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Green bonds to exceed $40 billion in 2014

<p>The first seven months of this year matched the dollar volume of the previous six years. Why are green bonds so hot...and are they growing unchecked?</p>

Any new approach to a problem requires critics. Critics, with their voice, draw attention to the subject matter and thereby validate its importance. Critics also help refine the subject matter. Such is the case with green bonds: bonds whose proceeds finance projects, such as wind, solar, geothermal energy and energy efficiency retrofits that enable a cleaner energy economy.

Investors are flocking to green use-of-proceeds bonds in part because of their simplicity: there is no difference between the credit quality of a green use-of-proceeds bond and that of a normal bond from the same issuer; the yield and the liquidity are also essentially the same; therefore, investors can participate in green use-of-proceeds bond investments without changing their mandates.

The market for green bonds has existed in one form or another since about 2007, but only recently exploded. According to Bloomberg, $18 billion of green bonds has been issued as of early August 2014. That already matches, in seven months, the total volume done from the inception of the market in 2007 to the end of 2013, a six-year period. At this pace, the market will exceed $40 billion this year.

Guidelines keep growth from running wild

This explosive growth has led some to ask: What are the universal principles that should govern green bonds? To address these critiques, earlier this year Bank of America came together with many of our peer financial institutions, including Citigroup, JPMorgan Chase, Deutsche Bank and HSBC, to consult investors in and issuers of green bonds to assess the essentials of green bonds and, from that feedback, to develop a set of Green Bond Principles [PDF]. These voluntary guidelines provide a recommended process and framework for these bonds. They encourage transparency, disclosure and integrity in the development of the green bond market.

This framework has enabled the recent strides in the market. The Green Bond Principles now has a governance structure that is set up to meet investor needs.

For financial institutions like Bank of America, issuing and underwriting green bonds make good business sense. Bank of America issued the first-ever green bond from a corporate bank of $500 million in 2013, which helps address climate change by funding energy efficiency and renewable energy projects. Through this process, we witnessed a whole new world of investors interested in aligning their investments with their environmental principles.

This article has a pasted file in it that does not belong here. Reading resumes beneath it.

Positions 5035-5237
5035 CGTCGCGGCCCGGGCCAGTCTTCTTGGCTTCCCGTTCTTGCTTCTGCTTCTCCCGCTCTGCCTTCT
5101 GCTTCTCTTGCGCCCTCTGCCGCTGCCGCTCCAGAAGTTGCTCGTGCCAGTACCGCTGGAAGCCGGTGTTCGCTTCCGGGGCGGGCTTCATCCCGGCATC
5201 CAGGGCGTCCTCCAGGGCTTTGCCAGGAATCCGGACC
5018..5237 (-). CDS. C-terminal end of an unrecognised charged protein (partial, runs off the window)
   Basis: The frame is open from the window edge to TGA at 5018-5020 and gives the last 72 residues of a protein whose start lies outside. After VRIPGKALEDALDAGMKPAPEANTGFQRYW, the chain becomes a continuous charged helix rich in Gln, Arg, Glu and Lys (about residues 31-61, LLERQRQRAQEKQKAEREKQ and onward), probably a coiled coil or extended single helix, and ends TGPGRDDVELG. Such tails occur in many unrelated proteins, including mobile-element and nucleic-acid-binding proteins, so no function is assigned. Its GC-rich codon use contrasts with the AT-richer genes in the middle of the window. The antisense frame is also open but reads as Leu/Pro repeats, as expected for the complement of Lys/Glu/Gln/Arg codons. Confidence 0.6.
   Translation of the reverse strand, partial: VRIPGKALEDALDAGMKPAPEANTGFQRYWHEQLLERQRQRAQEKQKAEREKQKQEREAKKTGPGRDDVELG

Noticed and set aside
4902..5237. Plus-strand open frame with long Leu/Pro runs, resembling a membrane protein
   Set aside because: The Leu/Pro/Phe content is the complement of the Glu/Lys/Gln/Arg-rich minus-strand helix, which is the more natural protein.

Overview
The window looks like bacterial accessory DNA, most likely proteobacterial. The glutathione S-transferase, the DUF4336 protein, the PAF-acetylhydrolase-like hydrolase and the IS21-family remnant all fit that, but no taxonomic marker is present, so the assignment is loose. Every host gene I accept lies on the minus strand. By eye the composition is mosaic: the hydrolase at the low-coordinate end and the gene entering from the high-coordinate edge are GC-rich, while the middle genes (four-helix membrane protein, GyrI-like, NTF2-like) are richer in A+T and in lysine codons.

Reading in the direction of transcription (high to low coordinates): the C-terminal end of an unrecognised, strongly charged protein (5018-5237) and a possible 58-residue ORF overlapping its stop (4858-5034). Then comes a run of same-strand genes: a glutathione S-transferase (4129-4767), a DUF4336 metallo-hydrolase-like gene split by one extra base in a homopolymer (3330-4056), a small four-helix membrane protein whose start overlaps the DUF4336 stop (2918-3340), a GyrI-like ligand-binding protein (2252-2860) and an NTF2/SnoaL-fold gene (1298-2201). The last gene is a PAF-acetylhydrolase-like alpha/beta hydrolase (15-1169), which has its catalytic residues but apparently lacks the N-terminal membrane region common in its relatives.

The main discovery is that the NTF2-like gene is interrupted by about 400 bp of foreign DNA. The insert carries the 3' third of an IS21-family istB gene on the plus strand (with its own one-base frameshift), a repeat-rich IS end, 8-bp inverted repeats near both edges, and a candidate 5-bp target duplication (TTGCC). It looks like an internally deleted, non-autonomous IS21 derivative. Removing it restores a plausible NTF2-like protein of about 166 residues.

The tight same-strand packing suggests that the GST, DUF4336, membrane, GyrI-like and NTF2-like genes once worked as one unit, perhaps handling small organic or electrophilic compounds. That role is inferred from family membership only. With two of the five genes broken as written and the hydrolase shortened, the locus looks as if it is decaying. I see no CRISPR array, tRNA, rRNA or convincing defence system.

Corporate clients such as Toyota, French-Dutch real estate company Unibail-Rodamco and NRG Energy's NRG Yield Co, are now using green bond proceeds to finance loans to purchasers of hybrid and other energy-efficient vehicles, construction or retrofitting of buildings to higher energy efficiency standards and the purchase of wind farms or other renewable energy assets.

Keep the conversation going

The dialogue and debate around green bonds is an important one, and should continue. The green bond market continues to grow and will evolve over time.

In the meantime, green bonds enable corporations and investors around the globe to act in ways that benefit the environment. And as the volume increases, the dialogue around green use-of-proceeds bonds leads to dialogue around investments in green project bonds, green asset-backed securities, green convertible bonds and green energy access funds — that is, more direct investments in clean energy, where the risks may take longer to analyze, but the returns may be more rewarding. These more complex investments will increase the velocity of funds flowing to the transition to a lower carbon economy.

It all starts with a willingness to have the conversation.

The conversation has already begun and the volume is increasing. Green bonds are already helping to expand and grow the cleaner energy market. And thanks to critics, we can only expect more attention, validation and refinement of the subject matter.

Top image of Wall Street sign with green light by Roman Slavik via Shutterstock.

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